100 days into her tenure at the Food Bank, Executive Director Tanis Crosby reflects on her experience, her gratitude, and on the enormity of the imperative work ahead.
What’s your overall pulse, 100 days in?
I feel incredibly grateful and humbled and… at home.
What’s one memory from your first 100 days that will stick with you?
One Wednesday evening, I volunteered packing boxes of food for seniors. Music was playing through the speakers—whoever curates our playlists is just magical—and next to me was this lovely man named John, who had been volunteering with us on Wednesdays for 21 years, wearing his food bank sweatshirt as a badge of pride. Next to John were a couple of women who were having a blast working together, just completely welcoming, and some families who came to volunteer as a unit. It was this beautiful community within a community that had sprung up.
At the end of the shift, the Food Bank project leader Robert announced how many pounds we had collectively packaged, and I looked around and felt such pride and celebration of taking action to fight hunger together. It was such a clear image of our vital service and the wholly unique way in which we bring the community together for a great cause. It was a moment.
Your second 100 days may look very different from your first as vaccines roll out. How is that changing the way you think about our priorities?
The pandemic is revealing that which we already knew to be true: Poverty and racism are inextricably linked to food insecurity. That is not going to go away when the masks go away. We’re going to focus on advancing our mission with the analysis and the framework that this team’s wisdom created, which is understanding that we are addressing not only the consequences of hunger, but also the causes. We will work on upstream and lasting solutions and are steadfast in our commitment to ensure we are making meals possible for our neighbors right now.
As we look forward, we also need to determine what it means to sustainably serve all of those who need us – those we are currently reaching and those we hope to reach. After more than a year spent responding to this crisis, how do we return to solutions we know work, but weren’t possible during the pandemic – like a farmer’s market style distribution to enable choice – and what innovations from our crisis response do we maintain – like the grocery delivery. This will be hard work, but it is essential work. The Food Bank is part of a critical safety net that is made up of grassroots, well-established, and new community-led organizations as well as government programs. Together we will find the solutions. Because we are all working collectively to fulfill our purpose of ending hunger.
This isn’t just a vision, it will be a future, with partners, donors and volunteers making it real.
Do you think there are ways in which the pandemic has changed our community for the better?
The pandemic was a stark reminder that you can work hard, get a job, and still find yourself at risk of homelessness or relying on the Food Bank to make sure that you’re not choosing between your PG&E bill and feeding your family. You can have good job and not be able to make ends meet in San Francisco or Marin.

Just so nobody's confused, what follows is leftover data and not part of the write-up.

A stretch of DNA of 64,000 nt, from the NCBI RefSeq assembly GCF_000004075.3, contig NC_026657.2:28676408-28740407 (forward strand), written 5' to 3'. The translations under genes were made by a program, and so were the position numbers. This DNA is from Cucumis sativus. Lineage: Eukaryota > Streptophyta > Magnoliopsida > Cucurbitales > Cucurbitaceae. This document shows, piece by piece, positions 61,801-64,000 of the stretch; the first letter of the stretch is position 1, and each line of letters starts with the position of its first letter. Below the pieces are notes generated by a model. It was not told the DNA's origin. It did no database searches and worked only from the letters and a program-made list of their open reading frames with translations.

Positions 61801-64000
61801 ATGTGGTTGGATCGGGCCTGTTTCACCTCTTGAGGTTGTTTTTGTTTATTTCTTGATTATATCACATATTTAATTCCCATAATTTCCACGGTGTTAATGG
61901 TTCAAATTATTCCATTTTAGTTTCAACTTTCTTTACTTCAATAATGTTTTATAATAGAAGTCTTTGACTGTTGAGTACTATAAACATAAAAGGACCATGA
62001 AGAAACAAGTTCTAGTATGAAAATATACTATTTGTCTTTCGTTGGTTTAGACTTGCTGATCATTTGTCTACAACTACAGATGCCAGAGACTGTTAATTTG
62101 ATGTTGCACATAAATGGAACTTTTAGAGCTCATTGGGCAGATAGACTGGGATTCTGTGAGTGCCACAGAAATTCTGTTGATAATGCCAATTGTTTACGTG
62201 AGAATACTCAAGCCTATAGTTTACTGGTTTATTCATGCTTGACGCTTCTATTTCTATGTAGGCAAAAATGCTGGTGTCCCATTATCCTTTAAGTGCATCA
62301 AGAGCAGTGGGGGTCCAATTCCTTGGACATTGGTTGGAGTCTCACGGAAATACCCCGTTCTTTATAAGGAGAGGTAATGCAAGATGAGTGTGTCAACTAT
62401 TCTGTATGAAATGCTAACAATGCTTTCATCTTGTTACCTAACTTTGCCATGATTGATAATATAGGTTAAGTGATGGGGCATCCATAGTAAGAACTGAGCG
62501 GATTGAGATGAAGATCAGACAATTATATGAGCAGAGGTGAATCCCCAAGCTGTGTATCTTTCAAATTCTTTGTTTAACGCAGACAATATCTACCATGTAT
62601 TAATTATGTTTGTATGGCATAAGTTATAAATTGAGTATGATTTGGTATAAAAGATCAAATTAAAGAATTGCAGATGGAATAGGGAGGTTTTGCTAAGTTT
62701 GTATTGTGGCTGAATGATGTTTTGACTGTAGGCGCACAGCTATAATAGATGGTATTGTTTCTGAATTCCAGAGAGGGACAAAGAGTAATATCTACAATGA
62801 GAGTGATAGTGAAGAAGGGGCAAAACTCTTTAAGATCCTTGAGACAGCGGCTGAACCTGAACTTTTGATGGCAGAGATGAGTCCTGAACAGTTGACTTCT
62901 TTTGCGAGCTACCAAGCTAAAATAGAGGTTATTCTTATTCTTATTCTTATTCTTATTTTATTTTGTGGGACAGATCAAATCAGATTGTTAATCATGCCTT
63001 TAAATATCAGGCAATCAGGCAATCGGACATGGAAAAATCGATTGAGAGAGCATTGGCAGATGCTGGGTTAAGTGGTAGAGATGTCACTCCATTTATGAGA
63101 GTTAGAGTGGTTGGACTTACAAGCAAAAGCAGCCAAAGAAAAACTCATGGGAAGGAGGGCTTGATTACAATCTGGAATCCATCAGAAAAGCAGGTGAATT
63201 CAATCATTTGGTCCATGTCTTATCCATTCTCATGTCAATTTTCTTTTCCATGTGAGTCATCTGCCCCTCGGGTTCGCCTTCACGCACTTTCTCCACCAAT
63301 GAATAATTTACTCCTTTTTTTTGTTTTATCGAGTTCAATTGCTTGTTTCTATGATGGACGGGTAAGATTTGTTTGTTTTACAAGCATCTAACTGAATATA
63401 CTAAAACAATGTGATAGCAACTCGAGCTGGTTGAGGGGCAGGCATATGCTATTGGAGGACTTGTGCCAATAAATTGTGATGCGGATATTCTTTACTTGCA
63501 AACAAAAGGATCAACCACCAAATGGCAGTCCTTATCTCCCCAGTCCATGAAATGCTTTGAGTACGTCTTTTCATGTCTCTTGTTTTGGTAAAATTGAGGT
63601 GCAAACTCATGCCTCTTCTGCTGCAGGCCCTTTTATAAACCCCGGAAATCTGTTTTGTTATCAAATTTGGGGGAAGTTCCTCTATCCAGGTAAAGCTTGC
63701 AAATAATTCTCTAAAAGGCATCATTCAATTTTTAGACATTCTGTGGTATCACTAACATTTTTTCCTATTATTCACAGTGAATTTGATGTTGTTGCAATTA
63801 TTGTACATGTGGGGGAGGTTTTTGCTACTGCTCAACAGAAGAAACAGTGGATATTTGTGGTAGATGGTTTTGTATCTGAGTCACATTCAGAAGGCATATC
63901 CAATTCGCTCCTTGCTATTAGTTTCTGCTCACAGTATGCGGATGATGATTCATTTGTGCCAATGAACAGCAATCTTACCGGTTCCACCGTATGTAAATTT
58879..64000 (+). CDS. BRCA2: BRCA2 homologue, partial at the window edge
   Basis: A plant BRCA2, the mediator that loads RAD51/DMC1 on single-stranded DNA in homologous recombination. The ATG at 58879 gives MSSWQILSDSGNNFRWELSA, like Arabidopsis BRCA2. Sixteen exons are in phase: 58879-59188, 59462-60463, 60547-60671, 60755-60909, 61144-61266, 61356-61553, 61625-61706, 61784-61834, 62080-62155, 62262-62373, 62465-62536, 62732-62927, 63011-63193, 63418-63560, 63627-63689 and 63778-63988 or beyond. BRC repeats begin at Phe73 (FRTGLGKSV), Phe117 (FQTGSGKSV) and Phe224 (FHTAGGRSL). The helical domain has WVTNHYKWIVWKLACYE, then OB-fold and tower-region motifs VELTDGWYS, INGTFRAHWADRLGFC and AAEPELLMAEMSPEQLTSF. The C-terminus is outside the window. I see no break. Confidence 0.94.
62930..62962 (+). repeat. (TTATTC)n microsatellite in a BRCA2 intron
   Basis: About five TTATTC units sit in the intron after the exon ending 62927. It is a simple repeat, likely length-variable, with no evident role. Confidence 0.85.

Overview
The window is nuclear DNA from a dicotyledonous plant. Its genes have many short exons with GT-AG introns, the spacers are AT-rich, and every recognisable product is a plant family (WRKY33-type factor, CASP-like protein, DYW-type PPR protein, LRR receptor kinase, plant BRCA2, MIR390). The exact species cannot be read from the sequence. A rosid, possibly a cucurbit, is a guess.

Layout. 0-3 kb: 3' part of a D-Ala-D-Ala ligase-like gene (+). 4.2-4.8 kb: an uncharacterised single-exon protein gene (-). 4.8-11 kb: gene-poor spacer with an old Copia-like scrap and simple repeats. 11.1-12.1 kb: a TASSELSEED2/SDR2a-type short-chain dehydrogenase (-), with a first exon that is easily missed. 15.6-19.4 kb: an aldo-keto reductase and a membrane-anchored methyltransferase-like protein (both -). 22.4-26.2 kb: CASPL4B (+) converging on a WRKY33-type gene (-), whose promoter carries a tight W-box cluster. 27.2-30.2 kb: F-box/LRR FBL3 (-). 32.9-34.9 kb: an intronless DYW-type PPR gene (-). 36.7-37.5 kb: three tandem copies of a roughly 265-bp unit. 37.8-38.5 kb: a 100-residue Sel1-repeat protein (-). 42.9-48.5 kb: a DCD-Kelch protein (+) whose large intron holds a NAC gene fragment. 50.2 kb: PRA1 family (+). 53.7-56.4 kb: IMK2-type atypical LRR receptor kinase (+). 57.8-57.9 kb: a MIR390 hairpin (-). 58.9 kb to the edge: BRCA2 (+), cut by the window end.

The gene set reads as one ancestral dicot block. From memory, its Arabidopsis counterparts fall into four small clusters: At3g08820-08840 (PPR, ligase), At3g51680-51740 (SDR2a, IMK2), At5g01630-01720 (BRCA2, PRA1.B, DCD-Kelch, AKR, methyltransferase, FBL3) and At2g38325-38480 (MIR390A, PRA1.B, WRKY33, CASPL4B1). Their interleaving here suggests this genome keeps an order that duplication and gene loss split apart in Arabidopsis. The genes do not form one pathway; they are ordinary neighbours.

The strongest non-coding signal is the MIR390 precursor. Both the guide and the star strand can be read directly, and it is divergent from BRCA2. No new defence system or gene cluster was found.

That’s not going to go away anytime soon. And what it has created is empathy and a deep-seated understanding that food is a human right. The community wants to be part of taking care of each other. Whether they are a 10 year-old donating their small proceeds from a lemonade stand, or a Foundation giving millions, donors of all ages, of all means are recognizing that we’ve got to take care of each other. And that has been completely inspiring.
The Food Bank just announced its Capital Campaign to expand warehouse facilities. How do you envision that helping to chart our way forward?
In this coming year, we have a tall order. Delivering on these expansion plans is really about delivering on current community need; we started this project 5 years ago with the goal of building for the future, but it turns out we are building for right now.
We are renovating not to expand, but to sustain. Because it’s not about a building and it’s not about the number of pounds of food, it’s about having the space to feed our neighbors who are making real and practical choices every day about where they’re spending scarce dollars. Our community is hurting. People are making choices–choices that weigh on families, choices that are hard and hurt.
Our job is to relieve that hurt, to make it less stressful and more hopeful. It is not about a building. It’s about what happens as a result of having that capacity to deliver on this critical need, person, by person, by person, in all of the neighborhoods in which we serve.
What has surprised you most during your first 100 days?
What surprised me was what it means to see that sheer scope upfront, to see it come alive in the field. What surprised me was how excited I would feel to see the orders being built, knowing that they would be landing in a neighborhood pantry, a pop-up or a drive-thru and put into the hands of people in our community, our neighbors. Just the magnitude of what this scale feels like, to see it and to know what it means, not just hear about it or read about it, but to see it. And just the enormous sense of… I can’t think of another word other than pride. I feel so proud to be part of this team – staff, donors, and volunteers – that is delivering food and hope to every corner of our community.